Nearly every airplane has an airspeed indicator and it's arguably the most important flight instruments in the panel. This week's tip takes a look at how it works, the various types of airspeeds you need to be familiar with as a pilot and what the markings mean on the face of the instrument.
This week's new HD video tip covers a topic that all pilots need to know: power-off stalls. Learn how to do them the right way, and what effect center of gravity (CG) has on stall speed.
While you can still call Flight Service for a traditional telephone weather briefing, most pilots prefer to use graphical weather products found online and in mobile apps to get a more contextual view of the weather before a flight. This week's tips looks at several free resources you can access online, including the Aviation Weather Center and the Flight Service website.
Understanding certain critical weather information only available from airborne pilot reports (PIREPs) can help you avoid potential inflight hazards like turbulence and icing. Learning about...
Steep turns are one of those core pilot skills - whether you're a new student pilot or an experienced pro, being able to complete this maneuver safely and smoothly requires coordination and good "seat of the pants" flying. Learn some helpful tips for making better steep turns in our latest video tip.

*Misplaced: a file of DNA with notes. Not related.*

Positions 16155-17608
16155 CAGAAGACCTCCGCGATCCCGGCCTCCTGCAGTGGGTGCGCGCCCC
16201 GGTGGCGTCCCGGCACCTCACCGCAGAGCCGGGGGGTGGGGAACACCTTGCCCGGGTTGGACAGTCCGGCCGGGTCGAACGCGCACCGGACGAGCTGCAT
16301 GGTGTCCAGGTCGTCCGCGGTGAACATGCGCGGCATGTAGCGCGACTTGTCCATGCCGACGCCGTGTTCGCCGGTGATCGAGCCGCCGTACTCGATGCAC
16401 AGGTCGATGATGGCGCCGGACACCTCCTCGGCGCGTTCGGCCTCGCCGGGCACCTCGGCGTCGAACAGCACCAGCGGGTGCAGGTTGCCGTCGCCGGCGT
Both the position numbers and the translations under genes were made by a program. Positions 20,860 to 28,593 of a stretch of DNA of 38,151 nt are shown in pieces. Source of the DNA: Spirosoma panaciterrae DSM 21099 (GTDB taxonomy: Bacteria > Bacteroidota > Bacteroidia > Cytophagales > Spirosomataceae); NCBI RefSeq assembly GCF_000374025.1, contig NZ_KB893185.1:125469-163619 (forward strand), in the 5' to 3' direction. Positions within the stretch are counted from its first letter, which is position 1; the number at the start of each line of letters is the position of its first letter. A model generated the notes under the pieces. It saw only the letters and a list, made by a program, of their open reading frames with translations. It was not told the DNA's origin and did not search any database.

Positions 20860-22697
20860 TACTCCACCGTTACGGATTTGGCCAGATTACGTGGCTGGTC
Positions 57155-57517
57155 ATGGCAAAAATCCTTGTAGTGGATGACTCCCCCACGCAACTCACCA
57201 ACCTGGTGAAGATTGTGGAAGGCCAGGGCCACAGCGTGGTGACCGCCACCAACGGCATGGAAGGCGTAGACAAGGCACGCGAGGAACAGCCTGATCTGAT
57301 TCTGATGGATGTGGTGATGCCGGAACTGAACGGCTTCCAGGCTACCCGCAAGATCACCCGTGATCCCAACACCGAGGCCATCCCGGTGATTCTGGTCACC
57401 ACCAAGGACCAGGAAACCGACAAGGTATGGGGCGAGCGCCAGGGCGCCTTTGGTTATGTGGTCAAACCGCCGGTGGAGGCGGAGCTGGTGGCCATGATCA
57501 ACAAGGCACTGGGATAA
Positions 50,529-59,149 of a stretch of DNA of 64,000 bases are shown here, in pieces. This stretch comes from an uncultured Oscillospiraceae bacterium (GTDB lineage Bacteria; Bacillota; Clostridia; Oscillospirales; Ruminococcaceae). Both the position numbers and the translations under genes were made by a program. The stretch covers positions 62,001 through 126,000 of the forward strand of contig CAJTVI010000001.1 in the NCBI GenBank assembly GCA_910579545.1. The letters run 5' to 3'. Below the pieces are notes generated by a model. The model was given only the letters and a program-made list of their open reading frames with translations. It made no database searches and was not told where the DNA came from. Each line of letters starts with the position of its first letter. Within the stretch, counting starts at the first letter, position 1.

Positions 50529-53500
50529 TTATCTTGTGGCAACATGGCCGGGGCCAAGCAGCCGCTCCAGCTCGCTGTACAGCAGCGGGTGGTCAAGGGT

The FAA has an Aviation Safety Reporting System (ASRS) program designed to gather data about incidents to maintain and improve aviation safety. The ASRS collects voluntarily submitted aviation safety incident and situation reports from pilots, controllers, and others. This week's tip shows how to participate in the system and the benefits it can provide should you inadvertently bend one of the FARs in flight.
Paper charts are now a distant memory for many pilots today as digital charts on the iPad have become the preferred method to view aviation data. This week's tip takes a look at the regulations surrounding the use of the iPad in the cockpit and how it should be used along with the traditional methods of preflight planning and navigation during your flight training.
The takeoff is one of the exhilarating parts of flying, but requires some basic knowledge of aircraft control and the airport environment. Here we'll look at a series of tips to help ensure each of your takeoffs are executed both smoothly and safely.
During your preflight briefing, you observe that the air is clear and there are no storms in sight – does this mean you're in store for a smooth, enjoyable flight? Possibly, but you should also consider another weather factor that can have a big impact on the comfort of the flight on VFR days: turbulence. This week's tip takes a look at ways to avoid rough air and find a smoother ride on your next flight.
Night is simply one of the best times to fly–the air is smooth, the airport isn't as busy and the view out the window is incredible. This week's video takes a closer look at night flying and some best practices to follow to ensure your next flight in the dark is as safe as it enjoyable.